Top 10 Melbourne Culture On this week 18/04/2021
You don’t need a pedophile to make you believe you can fly. You have Jetstar.
10) Conservatorium Postgraduate Guitar Showcase
What: PhD and Masters guitar students (classical, cavaquinho, flamenco, lute and 7 string) present this showcase of music tied to their postgraduate research at the MCM. Adam May (cavaquinho), Gerard Mapstone (flamenco), Max Rudd (7 string guitar), Alejandro Duque (classical guitar), Sophie Marcheff (classical guitar), Casey Fitzpatrick (lute) and Tom Stewart-Toner (classical guitar).
Why: Feel terrible about your own profound lack of talent.
9) Harry Potter and the Cursed Child
18th April onwards
What: The magic has begun in Melbourne’s East End Theatre District. Harry Potter and the Cursed Child is a “wildly imaginative continuation of J.K. Rowling’s wizardry saga” (The Hollywood Reporter). Prepare to experience a thrilling new adventure that the Herald Sun Melbourne calls “Spellbinding – Like nothing on earth”.
Why: We haven’t read or seen it yet. Fingers crossed “the cursed child“ isn’t some reference to Rowling’s latest fun opinions concerning the transgender community.
18th April onwards
What: Are you ready to step into the future? Imaginaria at The District Docklands brings you a celebration of imagination, technology and play. Fully interactive bespoke sounds, scents and lights activate in response to your movement as you walk, slide and glide through the dreamlike landscapes. Walk into a giant inflatable bubble, navigate a futuristic light maze or jump into a cosmic abyss. Check your shoes in at the departure lounge and prepare to venture into another dimension.
Why: If you can imagine something more olfactorily powerful than athlete’s foot it will help.
7) NEGATIVE CAPABILITY
What: ‘Negative Capability’ explores a parallel plane of senses, grappling with tensions between transience and mortality, permanence and change, romantic ideals and reality. This group installation, showcasing the work of twelve cross-disciplinary local creatives, will be presented at Marfa Gallery.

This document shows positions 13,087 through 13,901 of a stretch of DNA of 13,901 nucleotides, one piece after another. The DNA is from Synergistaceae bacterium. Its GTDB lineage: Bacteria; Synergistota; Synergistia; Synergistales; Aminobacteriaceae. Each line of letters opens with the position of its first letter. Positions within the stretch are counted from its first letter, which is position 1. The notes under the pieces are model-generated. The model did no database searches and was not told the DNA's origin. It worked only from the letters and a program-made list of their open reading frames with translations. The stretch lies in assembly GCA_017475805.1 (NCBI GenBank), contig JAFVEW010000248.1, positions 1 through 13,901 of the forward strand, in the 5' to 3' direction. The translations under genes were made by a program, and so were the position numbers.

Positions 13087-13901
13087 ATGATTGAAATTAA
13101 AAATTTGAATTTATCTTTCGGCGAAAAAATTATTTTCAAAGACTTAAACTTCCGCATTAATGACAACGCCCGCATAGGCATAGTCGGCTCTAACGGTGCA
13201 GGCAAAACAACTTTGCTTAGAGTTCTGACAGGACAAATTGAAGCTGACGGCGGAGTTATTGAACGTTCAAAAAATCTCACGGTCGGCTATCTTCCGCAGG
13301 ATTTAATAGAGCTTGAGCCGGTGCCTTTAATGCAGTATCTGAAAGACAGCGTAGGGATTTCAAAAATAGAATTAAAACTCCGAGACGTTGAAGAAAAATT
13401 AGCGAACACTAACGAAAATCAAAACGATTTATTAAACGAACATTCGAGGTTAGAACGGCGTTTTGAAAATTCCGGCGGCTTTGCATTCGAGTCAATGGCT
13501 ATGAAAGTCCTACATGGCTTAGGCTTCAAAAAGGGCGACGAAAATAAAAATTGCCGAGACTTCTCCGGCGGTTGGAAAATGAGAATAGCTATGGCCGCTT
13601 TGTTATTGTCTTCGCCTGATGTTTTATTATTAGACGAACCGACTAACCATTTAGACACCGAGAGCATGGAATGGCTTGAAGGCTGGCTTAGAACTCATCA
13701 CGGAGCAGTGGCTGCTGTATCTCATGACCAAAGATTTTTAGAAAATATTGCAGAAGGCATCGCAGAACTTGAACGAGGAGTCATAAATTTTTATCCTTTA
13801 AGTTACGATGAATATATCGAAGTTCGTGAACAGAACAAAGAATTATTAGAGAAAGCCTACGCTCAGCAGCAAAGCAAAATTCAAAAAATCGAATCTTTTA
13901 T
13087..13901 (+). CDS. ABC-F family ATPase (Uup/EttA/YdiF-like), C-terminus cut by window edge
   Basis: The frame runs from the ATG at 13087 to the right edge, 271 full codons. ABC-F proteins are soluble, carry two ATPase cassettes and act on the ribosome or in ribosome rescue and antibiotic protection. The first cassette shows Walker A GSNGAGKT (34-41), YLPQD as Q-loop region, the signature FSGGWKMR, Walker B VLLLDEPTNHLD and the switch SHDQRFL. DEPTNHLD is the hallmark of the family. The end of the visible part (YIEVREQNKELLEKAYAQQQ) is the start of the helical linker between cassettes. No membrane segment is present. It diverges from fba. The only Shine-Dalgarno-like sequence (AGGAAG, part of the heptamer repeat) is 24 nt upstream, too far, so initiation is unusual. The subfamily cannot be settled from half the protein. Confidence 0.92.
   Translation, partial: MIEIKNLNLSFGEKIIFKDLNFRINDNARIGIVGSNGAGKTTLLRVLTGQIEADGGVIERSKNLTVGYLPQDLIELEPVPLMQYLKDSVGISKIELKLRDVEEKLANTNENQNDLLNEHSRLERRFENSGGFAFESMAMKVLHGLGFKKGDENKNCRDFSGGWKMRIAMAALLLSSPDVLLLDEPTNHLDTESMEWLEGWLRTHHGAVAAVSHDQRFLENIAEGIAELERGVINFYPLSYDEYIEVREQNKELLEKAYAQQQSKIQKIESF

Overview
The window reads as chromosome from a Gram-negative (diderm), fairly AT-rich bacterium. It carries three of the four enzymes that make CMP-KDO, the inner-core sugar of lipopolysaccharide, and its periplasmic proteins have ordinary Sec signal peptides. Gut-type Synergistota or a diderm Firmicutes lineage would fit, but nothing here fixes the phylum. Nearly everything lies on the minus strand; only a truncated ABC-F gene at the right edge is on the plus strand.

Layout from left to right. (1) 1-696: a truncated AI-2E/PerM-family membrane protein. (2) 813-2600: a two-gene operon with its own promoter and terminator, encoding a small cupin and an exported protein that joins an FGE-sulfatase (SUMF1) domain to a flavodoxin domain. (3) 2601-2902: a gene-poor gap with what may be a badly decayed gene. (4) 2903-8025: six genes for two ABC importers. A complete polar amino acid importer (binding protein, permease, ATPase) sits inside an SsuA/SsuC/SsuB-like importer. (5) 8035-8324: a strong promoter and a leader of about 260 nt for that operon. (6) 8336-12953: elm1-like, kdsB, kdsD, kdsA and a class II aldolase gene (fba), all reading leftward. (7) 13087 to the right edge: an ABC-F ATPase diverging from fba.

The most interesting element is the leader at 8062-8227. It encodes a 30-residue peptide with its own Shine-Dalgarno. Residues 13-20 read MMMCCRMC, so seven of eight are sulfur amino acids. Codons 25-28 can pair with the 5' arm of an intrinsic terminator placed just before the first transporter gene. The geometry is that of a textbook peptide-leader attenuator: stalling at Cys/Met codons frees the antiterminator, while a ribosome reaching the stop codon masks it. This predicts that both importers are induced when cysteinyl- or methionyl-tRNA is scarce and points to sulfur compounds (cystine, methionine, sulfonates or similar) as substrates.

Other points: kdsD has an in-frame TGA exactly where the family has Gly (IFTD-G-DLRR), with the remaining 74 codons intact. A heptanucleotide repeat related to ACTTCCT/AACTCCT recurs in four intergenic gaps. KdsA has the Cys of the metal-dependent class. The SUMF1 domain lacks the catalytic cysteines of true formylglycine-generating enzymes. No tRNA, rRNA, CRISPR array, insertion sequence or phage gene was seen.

Why: It’s art. That’s…pretty much it.
6) Open Canvas Figures of Love
What: Open Canvas is a social enterprise that works to support artists and craft-makers who have experienced disadvantage due to homelessness, mental illness or other forms of adversity. Open Canvas supports artists by providing a platform to present their work professionally and earn an income, as well as through the provision of art materials. This exhibition is the first of two exhibitions to be presented at Fed Square, showcasing 40 works from 20 Open Canvas artists.
Why: A good way to feel as though you’re contributing something to the most disenfranchised in society without, you know, actually contributing anything.
5) I AM.
What: I AM. is a large-scale photographic portrait series by Keren Dobia whose larger-than-life portraits are a feast for the eyes, inviting you to jump into the rabbit hole that is Dobia’s “more is more” portrait style. Through her portraits and accompanying stories, you can discover the personal spaces and personalities that make up a cross-section of rich artistic communities.
Why: It’s funny how the antithesis of the ‘random tiny red square on a giant white canvas’ type of art can make you feel just as much hatred towards the medium.
4) To Resound, Unbound
What: Celebrate the opening of CCP’s latest presentation To resound, unbound — a series of new commissions and significant works from emerging and established lens-based practitioners from across Australia. The exhibition considers the artist as a surface, possibly solid and flat like marble, or soft and rippled like foam, all surfaces resound or echo in some way — softening, distorting or directly reiterating. The artists in To resound, unbound investigate this resounding, adapting or unbinding that which comes to them, moulding it to their artistic will, to then resounding it back through artistic expression.
Why: How to reform a cliched phrase 101: replace one of the words, i.e. ‘mirror’ for ‘lens’.
3) Gippsland Country Music Festival
What: Gippsland Country Music Festival will showcase Australia’s best country music including well-known legendary artists as well as the most exciting up-and-coming live acts. Gippsland Country Music Festival will also feature an array of gourmet food trucks, specialising in BBQ! Join us for good music, delicious food as well as whip-cracking, rides, market stalls, on-site bars, and all-around good times.
Why: The safest way to experience Lee Kernaghan. In a place that’s almost completely racially homogenous.
What: Initially rehearsed in a living room, from its opening night in a small theatre in Prahran, Marooned has been warmly accepted.It has toured parts of regional Victoria where it has attracted standing ovations and a loyal following. Set in a waiting room in the afterlife, it focuses on the souls of four very different strangers who are bored and regretful and want to get out of this room and go home, but how? Maybe there is something they have to do. But what? Apart from the seats, the only thing in this room is each other.
Why: “It focuses on the souls of four very different strangers who are bored and regretful and want to get out of this room and go home”. The joke writes itself.
1) Ajak Kwai: Let Me Grow My Wings
What: Australia’s renowned songwoman of contemporary South Sudanese music, Ajak Kwai launches her fifth studio album, Let Me Grow My Wings – an eclectic collection of twelve self-penned songs reflecting Ajak’s observations, influences and connections since moving to Australia in the late nineties.
Why: You’re going to look so hip and cultured on Instagram.